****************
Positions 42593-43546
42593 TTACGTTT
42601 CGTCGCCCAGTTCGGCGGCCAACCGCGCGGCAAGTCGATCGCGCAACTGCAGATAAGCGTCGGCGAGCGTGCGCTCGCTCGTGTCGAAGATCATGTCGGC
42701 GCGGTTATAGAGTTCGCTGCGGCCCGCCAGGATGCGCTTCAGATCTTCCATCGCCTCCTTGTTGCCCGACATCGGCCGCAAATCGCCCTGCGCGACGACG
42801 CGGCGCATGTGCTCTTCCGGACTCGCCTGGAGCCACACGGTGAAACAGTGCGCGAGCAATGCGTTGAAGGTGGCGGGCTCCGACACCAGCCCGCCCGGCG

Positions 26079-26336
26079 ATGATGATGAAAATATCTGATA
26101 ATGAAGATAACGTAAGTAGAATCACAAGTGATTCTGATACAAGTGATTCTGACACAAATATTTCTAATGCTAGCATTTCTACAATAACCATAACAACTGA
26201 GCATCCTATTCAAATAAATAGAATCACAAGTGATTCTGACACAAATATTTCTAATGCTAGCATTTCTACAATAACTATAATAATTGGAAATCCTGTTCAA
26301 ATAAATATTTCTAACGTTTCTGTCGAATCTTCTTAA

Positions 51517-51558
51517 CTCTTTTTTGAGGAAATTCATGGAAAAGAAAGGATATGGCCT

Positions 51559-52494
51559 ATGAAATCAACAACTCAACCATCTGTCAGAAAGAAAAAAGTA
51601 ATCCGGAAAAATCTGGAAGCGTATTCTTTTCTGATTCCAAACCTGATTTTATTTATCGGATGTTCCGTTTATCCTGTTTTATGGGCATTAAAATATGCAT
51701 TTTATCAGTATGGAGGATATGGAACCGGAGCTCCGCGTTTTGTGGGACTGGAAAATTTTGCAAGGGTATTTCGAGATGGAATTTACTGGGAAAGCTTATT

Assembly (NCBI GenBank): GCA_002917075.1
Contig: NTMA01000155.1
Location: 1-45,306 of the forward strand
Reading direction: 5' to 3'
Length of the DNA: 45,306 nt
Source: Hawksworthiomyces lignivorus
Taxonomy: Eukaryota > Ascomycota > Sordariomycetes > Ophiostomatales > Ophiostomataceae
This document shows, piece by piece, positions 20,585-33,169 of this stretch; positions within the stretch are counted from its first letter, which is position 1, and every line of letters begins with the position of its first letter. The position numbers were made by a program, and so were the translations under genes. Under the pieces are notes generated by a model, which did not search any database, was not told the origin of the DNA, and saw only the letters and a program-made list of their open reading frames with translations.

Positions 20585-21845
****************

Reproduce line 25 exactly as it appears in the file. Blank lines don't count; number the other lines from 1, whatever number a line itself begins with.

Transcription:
Positions 20585-21845